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I registered a domain name with a large domain registrar.

The domain is very unique.

The transaction went through. My credit card was billed. I received an invoice.

I set up the domain with my website. I used CloudFlare for DNS and still have the domain listed in Cloudflare.

Google has cached copies of the website pages on the domain. I verified the domain on Google search console and it is still listed under my properties.


Four days after the registration I received an email from the registrar saying that there had been an error.

They said the domain is a premium domain and the actual price for the domain is $1,000,000. They took my domain down and removed the whois information.

They refunded me with in-store credit plus $25 "for any inconvenience". My credit card was never refunded it's all in-store credit. I never agreed to the refund.

I have all the bank invoices and other documents.

I want my domain back. What are my options?

  • Out of curiousity which site did you buy the domain name from? – Shazamo Morebucks Sep 20 '17 at 5:11
  • How is a domain name "very unique"? All domain names are, by definition, unique, whether "very unique" or only "slightly unique". – Upnorth Sep 21 '17 at 15:31
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You need to look at the domain registrar's TOS to determine their polices for canceling a domain after the fact in the way they did, i.e. claiming the domain is "premium" and as such allowing them to cancel and raise the price and re-offer the domain.

The registrar may, in fact, have such a policy in their TOS that you agreed to when you opened an account with them and registered a domain. "Clicking through" and accepting a TOS is a binding contract. Their policy may hinge on an "escrow" hold on the domain for a certain time until your payment clears, they do due diligence, or other reasons, and by agreeing to the TOS you allowed them to reserve the right to cancel or re-offer the registration.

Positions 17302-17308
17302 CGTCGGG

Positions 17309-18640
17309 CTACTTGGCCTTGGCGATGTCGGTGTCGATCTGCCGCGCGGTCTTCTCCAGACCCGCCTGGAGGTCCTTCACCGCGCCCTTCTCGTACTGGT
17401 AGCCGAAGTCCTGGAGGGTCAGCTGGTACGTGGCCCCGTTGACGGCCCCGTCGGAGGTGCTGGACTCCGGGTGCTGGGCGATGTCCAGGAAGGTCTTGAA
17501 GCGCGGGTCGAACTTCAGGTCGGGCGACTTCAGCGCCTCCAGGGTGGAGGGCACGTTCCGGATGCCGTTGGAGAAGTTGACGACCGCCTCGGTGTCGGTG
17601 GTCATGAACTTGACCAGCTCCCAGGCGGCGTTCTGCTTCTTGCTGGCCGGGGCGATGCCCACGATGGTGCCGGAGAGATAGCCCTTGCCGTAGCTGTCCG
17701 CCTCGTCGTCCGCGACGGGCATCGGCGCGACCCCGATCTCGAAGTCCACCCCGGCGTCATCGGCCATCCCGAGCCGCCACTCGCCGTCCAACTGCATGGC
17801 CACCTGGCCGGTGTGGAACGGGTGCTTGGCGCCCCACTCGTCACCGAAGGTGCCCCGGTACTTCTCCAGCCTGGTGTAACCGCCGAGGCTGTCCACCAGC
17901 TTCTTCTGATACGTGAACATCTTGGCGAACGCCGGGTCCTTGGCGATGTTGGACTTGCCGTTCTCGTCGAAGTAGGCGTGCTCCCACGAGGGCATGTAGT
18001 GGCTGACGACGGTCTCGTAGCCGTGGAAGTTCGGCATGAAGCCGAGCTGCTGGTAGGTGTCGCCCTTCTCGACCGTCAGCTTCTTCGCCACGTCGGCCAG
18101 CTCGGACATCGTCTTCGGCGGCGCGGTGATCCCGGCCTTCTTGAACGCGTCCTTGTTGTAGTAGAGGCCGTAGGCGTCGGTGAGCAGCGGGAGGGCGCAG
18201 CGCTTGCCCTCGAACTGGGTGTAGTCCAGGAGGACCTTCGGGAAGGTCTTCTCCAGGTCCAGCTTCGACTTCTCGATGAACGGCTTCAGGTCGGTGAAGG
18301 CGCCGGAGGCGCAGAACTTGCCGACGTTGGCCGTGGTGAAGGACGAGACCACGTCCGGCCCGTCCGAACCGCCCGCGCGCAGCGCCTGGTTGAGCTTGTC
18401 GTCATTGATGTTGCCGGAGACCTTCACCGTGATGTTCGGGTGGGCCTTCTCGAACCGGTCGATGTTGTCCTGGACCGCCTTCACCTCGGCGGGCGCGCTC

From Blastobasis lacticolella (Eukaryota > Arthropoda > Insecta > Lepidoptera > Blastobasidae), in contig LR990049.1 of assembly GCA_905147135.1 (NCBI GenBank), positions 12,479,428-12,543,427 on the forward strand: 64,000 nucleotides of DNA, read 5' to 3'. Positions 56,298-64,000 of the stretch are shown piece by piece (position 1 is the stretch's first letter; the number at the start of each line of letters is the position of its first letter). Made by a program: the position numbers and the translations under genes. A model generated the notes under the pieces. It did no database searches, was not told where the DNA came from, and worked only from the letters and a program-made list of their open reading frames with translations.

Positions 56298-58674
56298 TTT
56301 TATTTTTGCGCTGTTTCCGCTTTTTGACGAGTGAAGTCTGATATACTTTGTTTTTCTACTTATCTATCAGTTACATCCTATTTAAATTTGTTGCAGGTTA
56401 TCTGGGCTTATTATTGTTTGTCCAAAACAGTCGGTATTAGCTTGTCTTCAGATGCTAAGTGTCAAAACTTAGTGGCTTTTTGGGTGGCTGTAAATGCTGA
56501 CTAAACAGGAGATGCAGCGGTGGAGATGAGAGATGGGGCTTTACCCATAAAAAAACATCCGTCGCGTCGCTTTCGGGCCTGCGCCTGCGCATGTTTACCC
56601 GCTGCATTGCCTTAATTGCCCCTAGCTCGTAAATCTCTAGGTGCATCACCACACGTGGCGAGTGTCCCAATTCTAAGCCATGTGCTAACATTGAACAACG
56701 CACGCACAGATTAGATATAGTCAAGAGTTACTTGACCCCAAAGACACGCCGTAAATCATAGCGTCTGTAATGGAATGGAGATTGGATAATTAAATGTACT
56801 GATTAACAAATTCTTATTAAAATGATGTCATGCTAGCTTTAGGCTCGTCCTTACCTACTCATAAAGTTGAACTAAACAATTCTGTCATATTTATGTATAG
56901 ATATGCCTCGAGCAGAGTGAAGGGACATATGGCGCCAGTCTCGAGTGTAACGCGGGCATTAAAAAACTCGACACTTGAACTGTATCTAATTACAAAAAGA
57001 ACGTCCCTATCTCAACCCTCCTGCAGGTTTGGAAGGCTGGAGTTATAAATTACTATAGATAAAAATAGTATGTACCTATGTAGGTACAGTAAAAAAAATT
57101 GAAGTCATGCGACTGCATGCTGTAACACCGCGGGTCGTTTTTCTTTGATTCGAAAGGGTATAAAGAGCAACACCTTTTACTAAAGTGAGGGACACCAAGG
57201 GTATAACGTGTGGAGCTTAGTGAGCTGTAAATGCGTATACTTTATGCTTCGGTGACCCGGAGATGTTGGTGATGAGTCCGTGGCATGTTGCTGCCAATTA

However, such a policy is at least (I think) ethically challenged and at most could be illegal - US and local laws in your your jurisdiction may come into play - in terms of ICANN's policies. You may have success opening a complaint with ICANN, the international organization that oversees domain registrars and works to resolve complaints such as cyber-squatting, issues with the way registrars operate, etc. See Registrant Rights and Responsibilities Under the 2009 Registrar Accreditation Agreement - ICANN.

If the registrar doesn't have a clear policy on the form of cancellation and re-offer you have been subjected to, your next step is definitely looking at Dispute Resolution Options - ICANN.

Keep all your documents and emails, and log all phone calls or chats with the registrar. Make screenshots of your Cloudflare account and Google's web cache.

And, it might be helpful to do a Google search for that registrar and "domain cancellation" or more relevant keywords to see if anything similar has happened in the past and the outcomes; those stories may give you ideas for other options. You may also need to find a local lawyer to advise you on your next steps, or talk to a free legal aid clinic in your area.

  • Hope that works out; just take into account that none of us here are real lawyers. – BlueDogRanch Sep 21 '17 at 13:14

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